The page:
ACS 5-year vs. 1-year estimates - which to use?

Are there some helpful rules of thumb for determining whether to use a 5-year or 1-year estimate of American Community Survey data?

I understand that the 5-year data can be a little more precise on a granular level, and that the 1-year data is a bit more current- but I always find myself just using the 5-year data when it is available.

I am looking at large cities in particular - would getting population data on the city-level already be a task that is better to use 5-year estimates for? What about when looking at specific age groups on the city level?
To my understanding, once one is looking at PUMAs, the 5-year estimates are more reliable and should be focused on, is this a decent idea?

As I’m looking at change over time, and making comparisons between different data, the precision is pretty important to me, as I don’t want to ‘find’ a trend that is mostly explained by statistical noise.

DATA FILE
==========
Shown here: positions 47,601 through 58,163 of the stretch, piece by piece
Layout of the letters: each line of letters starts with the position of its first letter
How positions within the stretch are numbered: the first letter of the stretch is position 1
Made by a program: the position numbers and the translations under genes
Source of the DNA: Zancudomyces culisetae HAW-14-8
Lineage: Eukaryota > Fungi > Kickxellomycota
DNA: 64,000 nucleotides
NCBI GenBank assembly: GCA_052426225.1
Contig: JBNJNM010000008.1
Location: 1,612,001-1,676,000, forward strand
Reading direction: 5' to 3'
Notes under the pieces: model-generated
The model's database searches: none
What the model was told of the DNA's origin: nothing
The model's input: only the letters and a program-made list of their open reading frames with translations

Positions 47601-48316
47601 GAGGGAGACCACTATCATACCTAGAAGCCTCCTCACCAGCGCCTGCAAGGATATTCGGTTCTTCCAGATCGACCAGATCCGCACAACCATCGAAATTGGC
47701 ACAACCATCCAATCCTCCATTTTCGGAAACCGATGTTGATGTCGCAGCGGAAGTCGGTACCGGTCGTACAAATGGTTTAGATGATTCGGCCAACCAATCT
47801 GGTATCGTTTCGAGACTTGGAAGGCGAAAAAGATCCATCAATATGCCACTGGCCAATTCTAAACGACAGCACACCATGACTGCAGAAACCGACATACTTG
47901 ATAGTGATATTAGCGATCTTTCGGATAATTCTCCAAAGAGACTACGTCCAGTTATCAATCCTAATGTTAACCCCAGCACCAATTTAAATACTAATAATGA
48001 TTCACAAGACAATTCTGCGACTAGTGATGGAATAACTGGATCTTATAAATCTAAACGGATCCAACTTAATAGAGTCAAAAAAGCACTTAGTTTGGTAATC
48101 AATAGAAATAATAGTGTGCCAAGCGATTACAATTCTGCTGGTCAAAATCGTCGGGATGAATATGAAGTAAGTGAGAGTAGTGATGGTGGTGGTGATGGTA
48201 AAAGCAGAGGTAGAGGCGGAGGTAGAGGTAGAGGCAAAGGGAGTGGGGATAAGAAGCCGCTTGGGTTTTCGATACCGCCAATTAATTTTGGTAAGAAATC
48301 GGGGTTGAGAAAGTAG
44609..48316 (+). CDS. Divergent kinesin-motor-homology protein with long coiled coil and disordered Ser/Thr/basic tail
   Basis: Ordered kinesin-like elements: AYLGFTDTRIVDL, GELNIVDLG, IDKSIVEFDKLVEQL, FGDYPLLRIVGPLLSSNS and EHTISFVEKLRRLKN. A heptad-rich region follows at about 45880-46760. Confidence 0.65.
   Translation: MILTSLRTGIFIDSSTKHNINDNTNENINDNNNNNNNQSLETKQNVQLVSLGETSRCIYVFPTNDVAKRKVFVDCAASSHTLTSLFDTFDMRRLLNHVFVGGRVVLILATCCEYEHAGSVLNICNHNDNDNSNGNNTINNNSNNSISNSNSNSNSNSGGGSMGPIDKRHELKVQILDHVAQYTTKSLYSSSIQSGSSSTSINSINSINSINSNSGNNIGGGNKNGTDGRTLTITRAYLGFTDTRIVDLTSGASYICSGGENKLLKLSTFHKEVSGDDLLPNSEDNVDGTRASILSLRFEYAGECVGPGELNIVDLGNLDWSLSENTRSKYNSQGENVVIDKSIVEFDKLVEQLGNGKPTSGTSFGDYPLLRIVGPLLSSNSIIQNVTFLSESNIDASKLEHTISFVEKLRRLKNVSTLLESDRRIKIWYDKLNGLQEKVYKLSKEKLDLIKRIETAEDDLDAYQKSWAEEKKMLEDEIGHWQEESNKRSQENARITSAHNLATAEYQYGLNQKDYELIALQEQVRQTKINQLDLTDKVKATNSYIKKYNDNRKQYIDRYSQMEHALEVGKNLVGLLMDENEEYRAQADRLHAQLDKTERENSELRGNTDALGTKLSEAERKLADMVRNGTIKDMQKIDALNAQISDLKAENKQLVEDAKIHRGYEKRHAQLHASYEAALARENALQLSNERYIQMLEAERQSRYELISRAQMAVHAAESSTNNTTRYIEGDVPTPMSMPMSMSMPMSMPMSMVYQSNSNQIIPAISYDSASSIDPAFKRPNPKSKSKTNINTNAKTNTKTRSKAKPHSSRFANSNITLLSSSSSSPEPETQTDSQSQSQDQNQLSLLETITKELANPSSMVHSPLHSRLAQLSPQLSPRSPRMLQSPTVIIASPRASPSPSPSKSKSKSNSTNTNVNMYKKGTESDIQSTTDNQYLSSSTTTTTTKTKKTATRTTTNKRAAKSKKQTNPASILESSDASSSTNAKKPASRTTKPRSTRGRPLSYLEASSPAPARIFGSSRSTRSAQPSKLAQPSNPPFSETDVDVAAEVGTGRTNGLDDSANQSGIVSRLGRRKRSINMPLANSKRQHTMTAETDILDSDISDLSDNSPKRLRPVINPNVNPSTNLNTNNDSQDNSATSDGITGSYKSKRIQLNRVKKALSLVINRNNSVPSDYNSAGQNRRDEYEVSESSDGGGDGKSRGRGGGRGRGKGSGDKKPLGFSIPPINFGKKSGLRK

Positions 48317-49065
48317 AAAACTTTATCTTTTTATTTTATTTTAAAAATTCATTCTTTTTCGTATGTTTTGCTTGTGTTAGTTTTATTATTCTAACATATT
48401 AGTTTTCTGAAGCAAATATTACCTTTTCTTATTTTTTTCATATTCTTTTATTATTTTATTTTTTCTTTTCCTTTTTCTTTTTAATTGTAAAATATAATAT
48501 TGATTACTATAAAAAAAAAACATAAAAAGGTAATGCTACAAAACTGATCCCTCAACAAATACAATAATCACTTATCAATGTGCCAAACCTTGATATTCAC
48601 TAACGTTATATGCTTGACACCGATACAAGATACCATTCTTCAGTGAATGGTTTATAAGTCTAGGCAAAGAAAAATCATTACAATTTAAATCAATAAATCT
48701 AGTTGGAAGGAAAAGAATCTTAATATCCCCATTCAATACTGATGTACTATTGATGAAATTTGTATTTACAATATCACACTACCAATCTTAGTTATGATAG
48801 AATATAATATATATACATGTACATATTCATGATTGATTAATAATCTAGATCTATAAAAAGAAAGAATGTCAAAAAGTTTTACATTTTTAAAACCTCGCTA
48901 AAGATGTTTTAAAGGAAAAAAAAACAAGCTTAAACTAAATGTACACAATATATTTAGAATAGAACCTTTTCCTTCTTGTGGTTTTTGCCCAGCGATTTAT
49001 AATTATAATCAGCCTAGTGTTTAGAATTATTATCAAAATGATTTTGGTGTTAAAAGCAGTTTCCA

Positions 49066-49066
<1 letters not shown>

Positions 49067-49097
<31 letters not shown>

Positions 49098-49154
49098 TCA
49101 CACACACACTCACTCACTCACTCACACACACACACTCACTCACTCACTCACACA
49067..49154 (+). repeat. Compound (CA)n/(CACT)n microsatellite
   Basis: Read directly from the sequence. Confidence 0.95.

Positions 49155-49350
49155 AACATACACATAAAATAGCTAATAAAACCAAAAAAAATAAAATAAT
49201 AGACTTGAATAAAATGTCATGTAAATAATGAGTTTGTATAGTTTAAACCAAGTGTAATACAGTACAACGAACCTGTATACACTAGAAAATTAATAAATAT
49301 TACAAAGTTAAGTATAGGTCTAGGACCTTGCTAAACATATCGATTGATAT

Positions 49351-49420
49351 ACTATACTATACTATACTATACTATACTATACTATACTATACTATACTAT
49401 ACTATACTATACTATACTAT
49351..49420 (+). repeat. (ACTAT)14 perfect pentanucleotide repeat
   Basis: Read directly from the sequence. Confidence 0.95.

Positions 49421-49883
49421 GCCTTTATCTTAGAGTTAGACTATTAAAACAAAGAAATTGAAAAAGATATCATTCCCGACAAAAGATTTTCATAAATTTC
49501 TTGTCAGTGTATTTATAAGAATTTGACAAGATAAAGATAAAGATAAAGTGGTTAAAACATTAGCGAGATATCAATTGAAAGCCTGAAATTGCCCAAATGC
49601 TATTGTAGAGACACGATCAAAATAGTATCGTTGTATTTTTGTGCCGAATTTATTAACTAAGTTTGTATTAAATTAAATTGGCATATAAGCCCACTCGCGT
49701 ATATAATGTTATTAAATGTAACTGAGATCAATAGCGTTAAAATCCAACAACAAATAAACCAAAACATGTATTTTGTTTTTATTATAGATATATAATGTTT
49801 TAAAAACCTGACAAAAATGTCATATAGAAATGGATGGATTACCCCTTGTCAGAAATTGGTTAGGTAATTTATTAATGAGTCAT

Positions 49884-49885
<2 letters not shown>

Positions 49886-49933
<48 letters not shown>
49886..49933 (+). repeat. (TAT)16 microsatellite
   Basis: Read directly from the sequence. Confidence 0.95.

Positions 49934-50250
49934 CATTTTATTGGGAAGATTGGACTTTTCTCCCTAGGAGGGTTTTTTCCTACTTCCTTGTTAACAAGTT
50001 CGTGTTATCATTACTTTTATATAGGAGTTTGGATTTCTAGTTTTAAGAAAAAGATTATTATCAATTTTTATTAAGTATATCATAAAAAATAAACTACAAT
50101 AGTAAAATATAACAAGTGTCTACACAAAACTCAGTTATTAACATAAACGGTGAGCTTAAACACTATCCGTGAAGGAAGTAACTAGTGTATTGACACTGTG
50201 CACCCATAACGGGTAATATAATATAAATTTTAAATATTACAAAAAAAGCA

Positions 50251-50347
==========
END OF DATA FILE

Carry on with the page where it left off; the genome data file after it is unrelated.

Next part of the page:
Anyway, very new to understanding the arguments for use of the 1-year vs the 5-year, and would love to hear any of your thinking on it, tips, or rules of thumb.

Thanks a ton.

There are no hard-and-fast rules when it comes to choosing between 1-year and 5-year estimates. As you mentioned, there is a tradeoff between currency and reliability when it comes to using 1-year data (more current, less reliable due to smaller sample size) or 5-year data (less current, more reliable due to larger sample size). If you are studying a small population, the 5-year estimates are your only option. Studies with a large population (defined by the U.S. Census as > 65,000) will work with either estimate. Since you are more concerned with precision, I suggest you use the 5-year estimates. For more information, refer to these guidelines and Section 3 of the General Data Users Handbook by the U.S. Census Bureau.